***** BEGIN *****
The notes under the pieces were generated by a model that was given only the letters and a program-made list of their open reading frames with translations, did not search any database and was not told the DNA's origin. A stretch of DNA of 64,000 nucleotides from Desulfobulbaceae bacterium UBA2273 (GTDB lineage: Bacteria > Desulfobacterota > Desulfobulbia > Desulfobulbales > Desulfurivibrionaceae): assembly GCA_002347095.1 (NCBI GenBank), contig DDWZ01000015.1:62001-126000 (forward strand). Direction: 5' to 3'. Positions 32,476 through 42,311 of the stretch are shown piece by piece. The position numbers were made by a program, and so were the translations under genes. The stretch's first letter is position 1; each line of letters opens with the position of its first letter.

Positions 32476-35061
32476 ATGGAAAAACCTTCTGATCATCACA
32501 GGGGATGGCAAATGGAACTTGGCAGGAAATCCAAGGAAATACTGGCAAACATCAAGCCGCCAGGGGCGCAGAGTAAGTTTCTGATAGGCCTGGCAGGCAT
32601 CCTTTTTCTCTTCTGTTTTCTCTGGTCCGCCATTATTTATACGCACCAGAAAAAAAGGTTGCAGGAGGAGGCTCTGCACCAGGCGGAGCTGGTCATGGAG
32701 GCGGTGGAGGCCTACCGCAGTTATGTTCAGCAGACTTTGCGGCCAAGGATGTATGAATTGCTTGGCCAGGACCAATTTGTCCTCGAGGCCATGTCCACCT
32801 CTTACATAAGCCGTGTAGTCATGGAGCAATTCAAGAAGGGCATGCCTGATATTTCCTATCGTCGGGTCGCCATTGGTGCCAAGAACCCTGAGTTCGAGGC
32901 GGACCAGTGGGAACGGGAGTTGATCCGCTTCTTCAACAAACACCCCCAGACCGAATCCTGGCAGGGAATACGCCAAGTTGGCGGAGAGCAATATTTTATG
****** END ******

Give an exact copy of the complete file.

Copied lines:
The notes under the pieces were generated by a model that was given only the letters and a program-made list of their open reading frames with translations, did not search any database and was not told the DNA's origin. A stretch of DNA of 64,000 nucleotides from Desulfobulbaceae bacterium UBA2273 (GTDB lineage: Bacteria > Desulfobacterota > Desulfobulbia > Desulfobulbales > Desulfurivibrionaceae): assembly GCA_002347095.1 (NCBI GenBank), contig DDWZ01000015.1:62001-126000 (forward strand). Direction: 5' to 3'. Positions 32,476 through 42,311 of the stretch are shown piece by piece. The position numbers were made by a program, and so were the translations under genes. The stretch's first letter is position 1; each line of letters opens with the position of its first letter.

Positions 32476-35061
32476 ATGGAAAAACCTTCTGATCATCACA
32501 GGGGATGGCAAATGGAACTTGGCAGGAAATCCAAGGAAATACTGGCAAACATCAAGCCGCCAGGGGCGCAGAGTAAGTTTCTGATAGGCCTGGCAGGCAT
32601 CCTTTTTCTCTTCTGTTTTCTCTGGTCCGCCATTATTTATACGCACCAGAAAAAAAGGTTGCAGGAGGAGGCTCTGCACCAGGCGGAGCTGGTCATGGAG
32701 GCGGTGGAGGCCTACCGCAGTTATGTTCAGCAGACTTTGCGGCCAAGGATGTATGAATTGCTTGGCCAGGACCAATTTGTCCTCGAGGCCATGTCCACCT
32801 CTTACATAAGCCGTGTAGTCATGGAGCAATTCAAGAAGGGCATGCCTGATATTTCCTATCGTCGGGTCGCCATTGGTGCCAAGAACCCTGAGTTCGAGGC
32901 GGACCAGTGGGAACGGGAGTTGATCCGCTTCTTCAACAAACACCCCCAGACCGAATCCTGGCAGGGAATACGCCAAGTTGGCGGAGAGCAATATTTTATG